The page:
How shall we escape if we neglect so great a salvation? After it was at the first spoken through the Lord [contrast "through angels" for the law in verse 2], it was confirmed to us by those who heard [that is, the apostles, the eyewitnesses who heard the earthly teaching of the Lord Jesus], 4 God also bearing witness with them, both by signs and wonders and by various miracles and by gifts of the Holy Spirit according to His own will.
Now what is the point of these two verses? The point is to highlight how bad it is to neglect so great a salvation. But not by focusing on the greatness of the salvation but on the sufficiency of the confirmation of the greatness of the salvation.
In other words there are at least two reasons you might neglect something. One is that it is not really great, and so you neglect it and spend your time and energy on something that you think is really great. The other is that, even though it might be really great, you may not have access to sufficient evidence that it really is great. In the first case, you may know the salvation, but you don't think it is so great. In the second case, you neglect it because you don't know the salvation.
Witnesses to the Truth of This Great Salvation
Hebrews 2:3–4 are intended to say to the original readers—and, I think, to us—there have been more than enough confirmations of the truth of this great salvation for you to believe it and embrace it and love it and not neglect it.
Let's outline them and then ask how our confidence rises from these things.
There are four stages of witness:
When verse 3 says, "It was at the first spoken through the Lord," it implies that God the Father was the first speaker of this salvation. God spoke this great salvation "through the Lord." "Through the Lord" implies that Christ was a go-between for this great salvation. This is the same wording as in verse 2 where the word of the Old Testament was "spoken through angels." So the first witness is God the Father, which is exactly what you would expect if you recall Hebrews 1:1–2—God spoke first through prophets and in these last days he has spoken by a Son. The first witness to the greatness of our salvation is God.
2. The Mediator, Christ Jesus
Then the second witness is the Mediator, the go-between, Christ Jesus. "It was at first spoken through the Lord," that is, through Jesus. This is a reference to the earthly ministry of Jesus as he taught and healed and cast out demons and preached the kingdom of God and died and rose again. In Acts 10:36, Peter says to Cornelius that the gospel is, "The word which [God] sent to the sons of Israel, preaching peace through Jesus Christ (he is Lord of all)." So the great salvation was spoken by God through Jesus Christ, who is Lord of all.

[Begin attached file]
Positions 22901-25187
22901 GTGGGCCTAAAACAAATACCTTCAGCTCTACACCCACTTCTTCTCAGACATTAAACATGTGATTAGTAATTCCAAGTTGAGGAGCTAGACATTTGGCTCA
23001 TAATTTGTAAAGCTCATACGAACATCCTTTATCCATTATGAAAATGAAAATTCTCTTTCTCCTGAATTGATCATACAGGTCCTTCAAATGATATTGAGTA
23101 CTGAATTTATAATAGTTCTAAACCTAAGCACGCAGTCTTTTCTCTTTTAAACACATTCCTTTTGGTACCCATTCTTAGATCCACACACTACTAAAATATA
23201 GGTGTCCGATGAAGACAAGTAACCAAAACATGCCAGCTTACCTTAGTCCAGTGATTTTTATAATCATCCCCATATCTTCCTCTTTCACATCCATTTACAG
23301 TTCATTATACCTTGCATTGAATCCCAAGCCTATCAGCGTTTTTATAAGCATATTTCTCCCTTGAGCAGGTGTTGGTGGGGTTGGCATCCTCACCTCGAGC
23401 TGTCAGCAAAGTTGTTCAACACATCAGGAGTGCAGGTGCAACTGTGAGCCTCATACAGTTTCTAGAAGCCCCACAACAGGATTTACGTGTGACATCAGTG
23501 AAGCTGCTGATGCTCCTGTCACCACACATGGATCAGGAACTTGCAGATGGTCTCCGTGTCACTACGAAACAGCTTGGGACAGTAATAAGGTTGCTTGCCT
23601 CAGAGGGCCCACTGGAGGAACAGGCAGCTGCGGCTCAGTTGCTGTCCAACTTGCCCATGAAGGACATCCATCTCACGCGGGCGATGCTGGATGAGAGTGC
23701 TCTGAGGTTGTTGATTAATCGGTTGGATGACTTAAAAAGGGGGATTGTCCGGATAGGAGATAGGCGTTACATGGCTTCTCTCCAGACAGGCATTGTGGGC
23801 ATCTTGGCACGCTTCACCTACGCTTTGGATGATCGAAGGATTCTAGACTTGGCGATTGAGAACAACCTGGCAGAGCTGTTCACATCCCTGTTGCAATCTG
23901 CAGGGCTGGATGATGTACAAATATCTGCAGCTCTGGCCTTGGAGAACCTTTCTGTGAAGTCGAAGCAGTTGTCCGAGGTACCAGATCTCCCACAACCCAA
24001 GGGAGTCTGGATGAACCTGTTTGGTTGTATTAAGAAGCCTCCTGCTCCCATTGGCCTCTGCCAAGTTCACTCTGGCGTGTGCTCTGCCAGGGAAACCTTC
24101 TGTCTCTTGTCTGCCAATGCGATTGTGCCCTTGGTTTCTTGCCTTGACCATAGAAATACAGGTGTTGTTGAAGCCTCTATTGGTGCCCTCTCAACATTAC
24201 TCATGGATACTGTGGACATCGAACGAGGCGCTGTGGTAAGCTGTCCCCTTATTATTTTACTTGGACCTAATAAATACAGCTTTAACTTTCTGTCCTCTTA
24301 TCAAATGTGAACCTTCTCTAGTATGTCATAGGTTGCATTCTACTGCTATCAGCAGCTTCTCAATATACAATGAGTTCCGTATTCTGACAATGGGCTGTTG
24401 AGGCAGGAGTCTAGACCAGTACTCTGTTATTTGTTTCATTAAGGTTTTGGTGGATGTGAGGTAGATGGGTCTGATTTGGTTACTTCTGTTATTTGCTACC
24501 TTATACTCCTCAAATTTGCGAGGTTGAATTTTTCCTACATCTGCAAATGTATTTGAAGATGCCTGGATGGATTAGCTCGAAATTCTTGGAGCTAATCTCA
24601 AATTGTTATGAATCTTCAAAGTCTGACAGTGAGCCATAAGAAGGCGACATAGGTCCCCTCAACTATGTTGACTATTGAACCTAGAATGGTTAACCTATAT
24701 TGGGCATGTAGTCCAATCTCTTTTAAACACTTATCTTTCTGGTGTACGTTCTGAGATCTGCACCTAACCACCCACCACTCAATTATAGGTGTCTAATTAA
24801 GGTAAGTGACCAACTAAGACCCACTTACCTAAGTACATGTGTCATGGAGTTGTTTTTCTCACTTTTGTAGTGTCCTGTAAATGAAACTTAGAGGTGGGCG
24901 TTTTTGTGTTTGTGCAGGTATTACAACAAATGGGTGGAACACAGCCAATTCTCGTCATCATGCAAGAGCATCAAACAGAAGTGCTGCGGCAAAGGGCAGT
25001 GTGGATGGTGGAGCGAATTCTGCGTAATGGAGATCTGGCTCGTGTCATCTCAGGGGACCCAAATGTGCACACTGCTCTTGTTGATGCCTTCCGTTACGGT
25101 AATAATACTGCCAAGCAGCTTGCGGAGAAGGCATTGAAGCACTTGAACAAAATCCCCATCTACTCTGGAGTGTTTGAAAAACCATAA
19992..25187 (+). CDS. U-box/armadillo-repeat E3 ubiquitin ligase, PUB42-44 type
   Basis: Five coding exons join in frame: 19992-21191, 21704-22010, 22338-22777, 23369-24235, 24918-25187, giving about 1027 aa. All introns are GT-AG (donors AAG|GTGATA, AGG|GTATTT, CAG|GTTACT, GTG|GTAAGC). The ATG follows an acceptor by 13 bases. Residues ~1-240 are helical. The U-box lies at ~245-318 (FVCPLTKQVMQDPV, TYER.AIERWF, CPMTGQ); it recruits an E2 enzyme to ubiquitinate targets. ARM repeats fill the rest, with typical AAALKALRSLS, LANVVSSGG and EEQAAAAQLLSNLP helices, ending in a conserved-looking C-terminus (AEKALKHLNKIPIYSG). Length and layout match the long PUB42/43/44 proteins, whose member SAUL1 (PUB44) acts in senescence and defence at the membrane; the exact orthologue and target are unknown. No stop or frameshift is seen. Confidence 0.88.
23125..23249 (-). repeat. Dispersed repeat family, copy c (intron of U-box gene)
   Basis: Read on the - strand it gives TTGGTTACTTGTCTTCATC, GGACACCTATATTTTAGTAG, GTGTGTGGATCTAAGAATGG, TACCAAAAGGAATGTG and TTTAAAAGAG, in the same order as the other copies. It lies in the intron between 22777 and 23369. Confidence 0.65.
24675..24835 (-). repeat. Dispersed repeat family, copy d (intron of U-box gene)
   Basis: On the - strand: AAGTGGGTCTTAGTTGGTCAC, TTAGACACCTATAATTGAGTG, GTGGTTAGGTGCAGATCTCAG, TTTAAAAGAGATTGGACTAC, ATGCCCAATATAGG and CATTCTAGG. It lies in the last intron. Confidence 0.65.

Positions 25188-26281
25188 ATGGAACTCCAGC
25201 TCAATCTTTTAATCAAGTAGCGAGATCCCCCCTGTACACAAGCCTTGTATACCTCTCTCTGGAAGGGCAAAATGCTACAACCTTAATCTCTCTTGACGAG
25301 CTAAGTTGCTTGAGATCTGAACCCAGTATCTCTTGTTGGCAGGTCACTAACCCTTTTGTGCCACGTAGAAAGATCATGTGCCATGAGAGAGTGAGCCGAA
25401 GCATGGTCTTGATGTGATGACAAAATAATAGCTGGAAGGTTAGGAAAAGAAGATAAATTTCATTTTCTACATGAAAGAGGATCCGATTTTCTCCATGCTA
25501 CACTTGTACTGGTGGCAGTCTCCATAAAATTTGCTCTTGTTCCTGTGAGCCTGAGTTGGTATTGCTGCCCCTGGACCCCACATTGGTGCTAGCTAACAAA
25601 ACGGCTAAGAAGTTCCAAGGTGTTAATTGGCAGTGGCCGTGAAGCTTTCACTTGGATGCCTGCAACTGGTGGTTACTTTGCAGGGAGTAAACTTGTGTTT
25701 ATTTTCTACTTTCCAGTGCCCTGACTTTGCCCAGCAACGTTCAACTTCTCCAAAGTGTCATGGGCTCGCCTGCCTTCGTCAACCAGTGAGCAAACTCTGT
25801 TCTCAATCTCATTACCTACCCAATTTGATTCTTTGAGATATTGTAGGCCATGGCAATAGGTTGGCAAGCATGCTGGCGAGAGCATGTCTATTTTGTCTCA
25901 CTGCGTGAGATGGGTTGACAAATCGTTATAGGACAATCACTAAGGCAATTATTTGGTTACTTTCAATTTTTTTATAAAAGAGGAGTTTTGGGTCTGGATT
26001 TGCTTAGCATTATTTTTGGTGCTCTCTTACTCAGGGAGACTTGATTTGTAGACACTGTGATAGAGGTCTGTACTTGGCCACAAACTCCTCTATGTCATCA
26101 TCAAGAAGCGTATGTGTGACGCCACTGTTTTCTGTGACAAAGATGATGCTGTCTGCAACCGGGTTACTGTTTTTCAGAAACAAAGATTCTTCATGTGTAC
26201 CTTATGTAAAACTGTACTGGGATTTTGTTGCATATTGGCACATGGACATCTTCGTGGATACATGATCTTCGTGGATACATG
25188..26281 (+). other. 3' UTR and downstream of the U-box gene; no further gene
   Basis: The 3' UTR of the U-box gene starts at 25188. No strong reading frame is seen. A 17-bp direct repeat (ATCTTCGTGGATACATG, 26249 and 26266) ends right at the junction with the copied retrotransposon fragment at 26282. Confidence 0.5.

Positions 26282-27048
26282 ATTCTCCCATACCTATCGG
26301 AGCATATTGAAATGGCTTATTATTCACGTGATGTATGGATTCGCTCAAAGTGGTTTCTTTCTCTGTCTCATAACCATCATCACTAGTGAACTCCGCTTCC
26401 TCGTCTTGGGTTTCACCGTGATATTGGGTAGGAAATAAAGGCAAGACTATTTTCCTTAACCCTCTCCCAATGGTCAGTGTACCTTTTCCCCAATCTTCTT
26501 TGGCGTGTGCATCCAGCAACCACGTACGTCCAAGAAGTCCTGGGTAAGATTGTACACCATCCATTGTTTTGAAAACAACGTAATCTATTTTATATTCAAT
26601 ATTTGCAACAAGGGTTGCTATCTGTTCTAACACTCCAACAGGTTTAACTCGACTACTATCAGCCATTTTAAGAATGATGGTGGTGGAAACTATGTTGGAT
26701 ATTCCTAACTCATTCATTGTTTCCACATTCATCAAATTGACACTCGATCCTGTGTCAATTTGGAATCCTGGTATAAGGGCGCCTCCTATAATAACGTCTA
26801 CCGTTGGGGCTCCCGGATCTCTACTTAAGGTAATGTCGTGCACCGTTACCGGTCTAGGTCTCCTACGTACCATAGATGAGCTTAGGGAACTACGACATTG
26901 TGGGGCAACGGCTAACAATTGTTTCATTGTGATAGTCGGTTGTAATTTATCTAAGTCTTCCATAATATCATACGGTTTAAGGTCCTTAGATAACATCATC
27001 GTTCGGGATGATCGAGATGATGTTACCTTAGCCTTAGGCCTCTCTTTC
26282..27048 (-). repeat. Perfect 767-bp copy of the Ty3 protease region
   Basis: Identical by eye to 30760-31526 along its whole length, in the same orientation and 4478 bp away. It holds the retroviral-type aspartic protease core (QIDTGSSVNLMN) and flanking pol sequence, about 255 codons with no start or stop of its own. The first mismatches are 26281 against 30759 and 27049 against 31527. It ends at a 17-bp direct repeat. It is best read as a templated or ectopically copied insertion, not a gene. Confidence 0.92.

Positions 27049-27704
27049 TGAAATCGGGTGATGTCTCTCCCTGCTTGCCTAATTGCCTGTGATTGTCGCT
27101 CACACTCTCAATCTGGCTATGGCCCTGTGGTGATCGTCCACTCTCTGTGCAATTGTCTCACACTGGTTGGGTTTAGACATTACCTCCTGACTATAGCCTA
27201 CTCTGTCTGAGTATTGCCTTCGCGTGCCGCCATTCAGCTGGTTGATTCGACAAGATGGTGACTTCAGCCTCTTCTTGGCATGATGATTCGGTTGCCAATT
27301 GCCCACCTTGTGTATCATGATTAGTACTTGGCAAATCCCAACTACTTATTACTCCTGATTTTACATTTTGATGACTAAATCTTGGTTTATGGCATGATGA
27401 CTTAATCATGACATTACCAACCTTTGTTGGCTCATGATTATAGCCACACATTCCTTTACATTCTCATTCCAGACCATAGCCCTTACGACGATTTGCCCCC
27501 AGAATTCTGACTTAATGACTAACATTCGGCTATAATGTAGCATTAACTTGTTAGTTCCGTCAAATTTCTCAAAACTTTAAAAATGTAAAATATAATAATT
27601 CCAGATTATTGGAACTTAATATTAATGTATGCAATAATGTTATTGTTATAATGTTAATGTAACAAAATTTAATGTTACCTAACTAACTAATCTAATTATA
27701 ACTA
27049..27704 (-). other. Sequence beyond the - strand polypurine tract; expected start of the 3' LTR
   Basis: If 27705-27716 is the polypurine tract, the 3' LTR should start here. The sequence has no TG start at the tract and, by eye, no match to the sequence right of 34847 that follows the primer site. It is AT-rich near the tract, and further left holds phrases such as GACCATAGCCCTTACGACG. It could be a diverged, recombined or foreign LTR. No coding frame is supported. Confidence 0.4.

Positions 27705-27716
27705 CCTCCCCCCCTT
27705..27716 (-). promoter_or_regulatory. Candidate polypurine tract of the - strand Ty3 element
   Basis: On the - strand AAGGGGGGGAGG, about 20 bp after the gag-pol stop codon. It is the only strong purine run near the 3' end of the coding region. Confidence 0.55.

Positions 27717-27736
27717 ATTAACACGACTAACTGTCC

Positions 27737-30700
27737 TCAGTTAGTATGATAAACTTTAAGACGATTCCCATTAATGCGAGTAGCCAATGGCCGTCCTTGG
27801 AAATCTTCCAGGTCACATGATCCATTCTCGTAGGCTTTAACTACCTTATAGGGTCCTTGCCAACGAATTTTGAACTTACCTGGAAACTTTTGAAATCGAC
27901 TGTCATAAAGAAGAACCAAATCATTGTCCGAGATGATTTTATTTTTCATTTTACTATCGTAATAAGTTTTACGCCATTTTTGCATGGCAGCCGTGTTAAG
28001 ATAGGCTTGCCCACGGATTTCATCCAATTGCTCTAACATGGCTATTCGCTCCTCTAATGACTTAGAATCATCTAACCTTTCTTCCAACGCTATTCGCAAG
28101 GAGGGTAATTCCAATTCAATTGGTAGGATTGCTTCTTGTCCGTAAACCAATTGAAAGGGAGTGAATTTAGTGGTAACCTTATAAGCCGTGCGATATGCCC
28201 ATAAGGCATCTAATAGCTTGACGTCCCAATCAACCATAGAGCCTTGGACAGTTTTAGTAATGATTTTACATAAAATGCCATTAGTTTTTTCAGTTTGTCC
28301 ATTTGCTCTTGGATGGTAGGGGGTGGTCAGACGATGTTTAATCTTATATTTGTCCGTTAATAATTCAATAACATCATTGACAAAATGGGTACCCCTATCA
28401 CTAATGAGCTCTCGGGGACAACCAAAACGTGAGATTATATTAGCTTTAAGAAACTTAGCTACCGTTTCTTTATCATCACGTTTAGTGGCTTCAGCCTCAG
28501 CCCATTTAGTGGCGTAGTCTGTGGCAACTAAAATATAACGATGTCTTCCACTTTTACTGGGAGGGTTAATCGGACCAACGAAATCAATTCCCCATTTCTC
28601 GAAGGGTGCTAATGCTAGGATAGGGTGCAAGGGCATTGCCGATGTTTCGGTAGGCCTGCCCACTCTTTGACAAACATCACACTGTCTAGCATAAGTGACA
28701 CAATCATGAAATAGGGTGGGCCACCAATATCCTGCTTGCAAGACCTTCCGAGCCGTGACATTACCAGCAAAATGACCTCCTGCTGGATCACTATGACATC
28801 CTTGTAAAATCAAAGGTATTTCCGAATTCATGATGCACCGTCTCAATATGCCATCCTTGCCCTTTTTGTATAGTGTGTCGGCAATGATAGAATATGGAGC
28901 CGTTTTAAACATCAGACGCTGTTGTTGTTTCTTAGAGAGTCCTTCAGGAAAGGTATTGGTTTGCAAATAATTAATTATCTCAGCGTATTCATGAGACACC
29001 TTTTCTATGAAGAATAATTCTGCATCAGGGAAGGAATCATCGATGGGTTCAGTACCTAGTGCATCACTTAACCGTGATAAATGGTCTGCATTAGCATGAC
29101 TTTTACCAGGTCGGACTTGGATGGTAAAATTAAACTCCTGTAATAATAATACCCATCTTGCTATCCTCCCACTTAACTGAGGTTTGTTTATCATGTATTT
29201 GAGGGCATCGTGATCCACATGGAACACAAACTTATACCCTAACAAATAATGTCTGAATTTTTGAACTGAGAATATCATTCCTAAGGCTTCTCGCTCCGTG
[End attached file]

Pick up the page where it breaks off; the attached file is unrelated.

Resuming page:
Therefore whatever stamp God the Father leaves on this testimony bears witness to its divine origin and whatever stamp the Lord Jesus leaves on it bears witness to its endorsement by the Son.
3. The Apostles
The third witness in the sequence is mentioned at the end of verse 3: "It [the great salvation] was confirmed to us by those who heard." The author puts himself in a group with the readers of the letter and says "us." And then he mentions a group called "those who heard." Heard what? Heard what was spoken by the Lord. In other words, he is referring to the eyewitnesses, the apostles, those who had spent time with Jesus and heard him teach and heard him tell the storm to be still and heard him command demons to come out of people and heard him stump the Pharisees, and heard him teach the incomparable words of the Sermon on the Mount and heard him interpret the Old Testament, and heard him make stupendous claims about his own resurrection and his purpose to ransom many from sin, and heard him speak from a resurrected body and command them to go and make disciples of all nations.
These were the ones who had come to preach to the readers of this letter. The readers had heard the stories of Jesus from the very mouths of eyewitnesses. They had heard God and they had heard Jesus by hearing the very witnesses who were there when God spoke through his Son, Jesus Christ.
So verse 3 says that the great salvation was "confirmed" by these eyewitnesses. Without these witnesses there would be no faith. These witnesses are the indispensable link to the speaking of God the Father and of Jesus Christ. The firmness of our faith rests on these witnesses. Without them there would be no rock to stand on. These are the foundation. Faith comes by hearing and hearing by the word of Christ—but a word mediated by personal eyewitnesses.
4. God Again
The fourth witness in this series is again God himself. The sequence begins with God and ends with God. Verse 4: "God also bearing witness with them [that is, with the eyewitnesses], both by signs and wonders and by various miracles and by gifts of the Holy Spirit according to His own will." God spoke the great salvation into being through Jesus, and now God comes in again to witness to his own word and work.